- John Scanlon
CITES: Give Lions the Due & Proper Protection they Deserve
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CITES and all member nations; we the people, wildlife bodies, organisations and advocates;
DEMAND ACTION & PROTECTION FOR LIONS
At this years CITES CoP17 meeting in Johannesburg, where the protection of endangered & threatened species is voted upon by member nations, LIONS were dealt a biased, unfair and seemingly low blow, when they were not even given a rightful vote in the public arena.
Although CITES CoP17 meeting is now closed, attention on this crucial matter is important. We demand answers and proper protection for lions.
NOTE: a vote/re-vote by CITES is unlikely, but we should still shout for proper protection for lions, we should shout about the injustice lions received at CoP17, the continued abuse & exploitation lions are receiving from South Africa and other countries and we should use our voices for lions, for their roars are being ignored. Enough.
Lions were due to be voted upon, as whether to list the African Lion on Appendix I - however, this "vote" never materialised as it should have done (Elephants possible listing to Appendix I and Swaziland's proposal to trade in rhino horns were both voted on in the Committee room, lions were not).
Make sense to you?
African Lions are currently Appendix II, meaning that their bodies, trophies and parts may be openly traded with a CITES certificate. Appendix I would ensure a far stricter clamp down and protection from illicit trade (both legal & illegal trade is aiding the lions decline) and over-hunting (as proven in Cecil the lions' case, which was a drop in the ocean to the amount of times such illegal hunting has occurred).
CITES even write themselves in their report in 2015;
"Africa’s lions are in precipitous decline. Threatened by “indiscriminate killing in defence of life and livestock, habitat loss, prey base depletion, bushmeat trade and poorly regulated sport hunting”
Added to this, is the serious threat that Lion Bone Trade poses. South Africa introduced further legal lion bone/skeleton trades from 2008 when there was barely no demand or trade. Since then, the trade in lion bones are gathered huge momentum - via lion breeding in South Africa catering to this new demand, but importantly the ability for lion bones to replace tiger bones in such things as tiger bone wine, tiger cake, Asian traditional remedies and ornaments & jewellery.
As tiger numbers have dwindled, users and syndicates have turned to lions to supply the bones for such scientifically unproven remedies, concoctions, ornaments and jewellery. So it is no surprise that the African Lion is dwindling in population when combined with all the other issues affecting their survival.
If nobody needs Ivory but an Elephant.
Nobody needs Rhino Horn but a Rhino.
then why are CITES catering to South Africa by allowing them to deal in lion bones. It is proven that this is nothing to do with conservation, therefore the only stance that must be taken is to cease the lion bone trade immediately.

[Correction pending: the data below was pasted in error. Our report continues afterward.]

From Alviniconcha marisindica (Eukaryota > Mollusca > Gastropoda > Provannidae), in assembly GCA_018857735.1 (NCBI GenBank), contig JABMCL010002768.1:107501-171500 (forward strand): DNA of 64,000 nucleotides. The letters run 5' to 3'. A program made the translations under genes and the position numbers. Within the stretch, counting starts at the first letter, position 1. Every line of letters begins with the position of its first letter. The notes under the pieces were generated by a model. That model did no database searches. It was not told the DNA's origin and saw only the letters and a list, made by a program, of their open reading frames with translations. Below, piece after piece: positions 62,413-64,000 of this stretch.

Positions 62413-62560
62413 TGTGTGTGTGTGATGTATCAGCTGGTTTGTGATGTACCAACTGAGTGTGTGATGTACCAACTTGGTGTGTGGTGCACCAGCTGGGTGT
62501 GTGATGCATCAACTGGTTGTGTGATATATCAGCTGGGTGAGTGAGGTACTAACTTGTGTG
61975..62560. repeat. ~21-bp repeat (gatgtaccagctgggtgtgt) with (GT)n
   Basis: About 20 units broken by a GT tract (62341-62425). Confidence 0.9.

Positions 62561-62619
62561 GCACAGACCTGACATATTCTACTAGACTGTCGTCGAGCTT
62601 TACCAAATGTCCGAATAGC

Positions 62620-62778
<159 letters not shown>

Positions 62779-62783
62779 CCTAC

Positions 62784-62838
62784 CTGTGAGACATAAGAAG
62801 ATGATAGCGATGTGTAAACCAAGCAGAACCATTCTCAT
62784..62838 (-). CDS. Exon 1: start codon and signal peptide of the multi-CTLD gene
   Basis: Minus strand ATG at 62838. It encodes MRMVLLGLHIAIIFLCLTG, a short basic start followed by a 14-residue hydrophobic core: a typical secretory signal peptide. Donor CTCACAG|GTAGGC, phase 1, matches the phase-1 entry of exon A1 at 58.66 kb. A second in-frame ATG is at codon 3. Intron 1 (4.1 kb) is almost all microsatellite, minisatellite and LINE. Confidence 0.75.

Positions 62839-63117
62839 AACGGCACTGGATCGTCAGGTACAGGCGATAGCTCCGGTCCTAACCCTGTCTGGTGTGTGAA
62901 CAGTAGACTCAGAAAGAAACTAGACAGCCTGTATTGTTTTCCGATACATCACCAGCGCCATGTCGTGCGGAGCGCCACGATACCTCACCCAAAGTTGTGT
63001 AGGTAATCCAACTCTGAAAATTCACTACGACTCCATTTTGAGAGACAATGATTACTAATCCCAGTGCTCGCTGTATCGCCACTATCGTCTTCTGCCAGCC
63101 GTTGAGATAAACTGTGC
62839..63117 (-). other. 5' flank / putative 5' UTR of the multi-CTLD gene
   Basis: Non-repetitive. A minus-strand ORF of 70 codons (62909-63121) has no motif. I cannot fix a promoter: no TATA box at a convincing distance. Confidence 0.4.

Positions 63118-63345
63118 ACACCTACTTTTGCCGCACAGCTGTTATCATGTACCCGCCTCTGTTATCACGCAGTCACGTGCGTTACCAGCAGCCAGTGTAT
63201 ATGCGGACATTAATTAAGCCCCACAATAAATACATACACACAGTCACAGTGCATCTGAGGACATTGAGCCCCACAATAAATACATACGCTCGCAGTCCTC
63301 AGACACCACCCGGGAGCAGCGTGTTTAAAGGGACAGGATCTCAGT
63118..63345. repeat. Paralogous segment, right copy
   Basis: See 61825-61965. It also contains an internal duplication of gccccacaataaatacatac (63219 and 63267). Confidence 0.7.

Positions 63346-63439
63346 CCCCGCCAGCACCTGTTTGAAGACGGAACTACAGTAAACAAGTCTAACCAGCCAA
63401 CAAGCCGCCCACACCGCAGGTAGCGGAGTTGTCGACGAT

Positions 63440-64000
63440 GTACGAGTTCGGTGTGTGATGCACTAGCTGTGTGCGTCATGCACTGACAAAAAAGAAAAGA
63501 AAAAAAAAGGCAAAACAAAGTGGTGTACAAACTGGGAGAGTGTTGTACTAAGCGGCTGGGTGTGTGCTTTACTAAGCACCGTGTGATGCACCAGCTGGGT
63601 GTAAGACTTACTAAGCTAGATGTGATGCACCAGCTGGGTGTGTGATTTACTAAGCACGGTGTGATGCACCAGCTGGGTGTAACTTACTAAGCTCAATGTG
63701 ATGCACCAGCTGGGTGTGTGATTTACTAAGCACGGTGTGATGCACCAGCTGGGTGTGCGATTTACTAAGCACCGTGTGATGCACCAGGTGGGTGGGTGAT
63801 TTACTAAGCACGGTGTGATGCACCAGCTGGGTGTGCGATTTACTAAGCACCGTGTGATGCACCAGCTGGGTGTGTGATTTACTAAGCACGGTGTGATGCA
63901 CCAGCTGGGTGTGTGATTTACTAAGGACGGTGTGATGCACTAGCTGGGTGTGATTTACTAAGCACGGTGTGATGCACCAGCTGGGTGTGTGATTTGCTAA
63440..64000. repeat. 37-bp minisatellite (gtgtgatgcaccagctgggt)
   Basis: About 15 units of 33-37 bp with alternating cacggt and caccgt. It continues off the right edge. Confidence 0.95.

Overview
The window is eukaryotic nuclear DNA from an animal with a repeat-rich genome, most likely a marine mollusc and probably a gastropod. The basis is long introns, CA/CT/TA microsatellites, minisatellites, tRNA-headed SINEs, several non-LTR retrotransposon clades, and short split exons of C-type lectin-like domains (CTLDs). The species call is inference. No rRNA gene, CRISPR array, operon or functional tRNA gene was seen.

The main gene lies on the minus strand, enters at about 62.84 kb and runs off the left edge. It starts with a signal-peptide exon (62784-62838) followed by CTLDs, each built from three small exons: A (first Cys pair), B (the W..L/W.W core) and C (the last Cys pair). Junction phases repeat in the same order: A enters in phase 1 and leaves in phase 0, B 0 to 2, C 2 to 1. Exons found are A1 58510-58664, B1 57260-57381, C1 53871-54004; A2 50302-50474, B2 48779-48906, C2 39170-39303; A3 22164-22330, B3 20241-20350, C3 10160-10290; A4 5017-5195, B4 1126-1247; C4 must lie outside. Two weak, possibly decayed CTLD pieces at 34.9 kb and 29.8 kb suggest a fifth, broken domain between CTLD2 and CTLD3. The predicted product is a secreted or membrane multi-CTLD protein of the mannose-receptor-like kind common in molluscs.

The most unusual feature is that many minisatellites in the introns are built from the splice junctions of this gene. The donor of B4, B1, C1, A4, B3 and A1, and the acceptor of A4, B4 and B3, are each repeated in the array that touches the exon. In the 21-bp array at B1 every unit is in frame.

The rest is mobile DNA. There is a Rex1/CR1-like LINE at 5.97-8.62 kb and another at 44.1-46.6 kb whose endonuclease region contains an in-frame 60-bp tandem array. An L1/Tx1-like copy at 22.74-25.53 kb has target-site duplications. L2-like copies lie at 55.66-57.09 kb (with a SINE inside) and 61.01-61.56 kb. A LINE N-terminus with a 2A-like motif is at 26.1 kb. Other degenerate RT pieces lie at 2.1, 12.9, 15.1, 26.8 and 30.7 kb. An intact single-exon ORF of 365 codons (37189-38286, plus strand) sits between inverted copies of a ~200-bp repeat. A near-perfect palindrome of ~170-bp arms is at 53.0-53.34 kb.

Nobody needs lion bones but a lion!
At the above landmark vote, IUCN members agreed that captive breeding of lions has not been identified as a conservation action in any African lion conservation planning programme. Added to this that the supply of lion bones from South Africa's captive bred lions, has indeed aided & abetted the huge upsurge in lion bone demand & trade.
Read the full remarks & advice here: https://portals.iucn.org/congress/motion/009
It is clear, that at CITES CoP17, lions have been short changed... the vote to up-list the African Lion from Appendix II to Appendix I did not even happen in the regular Committee Room as the Elephant vote did, along with many others. In crucial last minute changes, an open vote disappeared and discussions took place (note these discussions did not involve ALL CITES member nations). We are also concerned about the lack of transparency involved in the build up and in those discussions with regards to lions and their protection (or rather lack of).
The result of these discussions was a 'new' alternative which would mean lions remained on Appendix II with added annotations to help monitor and assess trade in lions.
In doing this, it means South Africa can continue trading in lion bones, breeding lions in captivity, captive lion hunting and the off-shoots that are lion cub petting and walking with lions tourist experiences.
The African lion (Panthera leo leo) was listed on Appendix II in 1977 when lions numbered approximately 100,000.
Africa's lions now number 20,000
How long before they disappear, BUT IMPORTANTLY, how long before we actually intervene and halt this decline and exploitation for profit? Nothing about this represents CONSERVATION
...and if you think this is about what/how trophy hunting benefits people, then this myth has already been dismissed and unproved.
By NOT listing Lions Appendix I, are CITES wilfully ignoring the IUCN vote, analysis of lions and their judgement that captive breeding of lions for hunting must end?
Please sign this petition as a call for CITES, IUCN, all member nations, wildlife organisations, conservationists and all interested parties to ensure proper, right and due protection is given to the African Lion (Panthera Leo).
- John Scanlon
Lions not even given right to a vote at CITES CoP17
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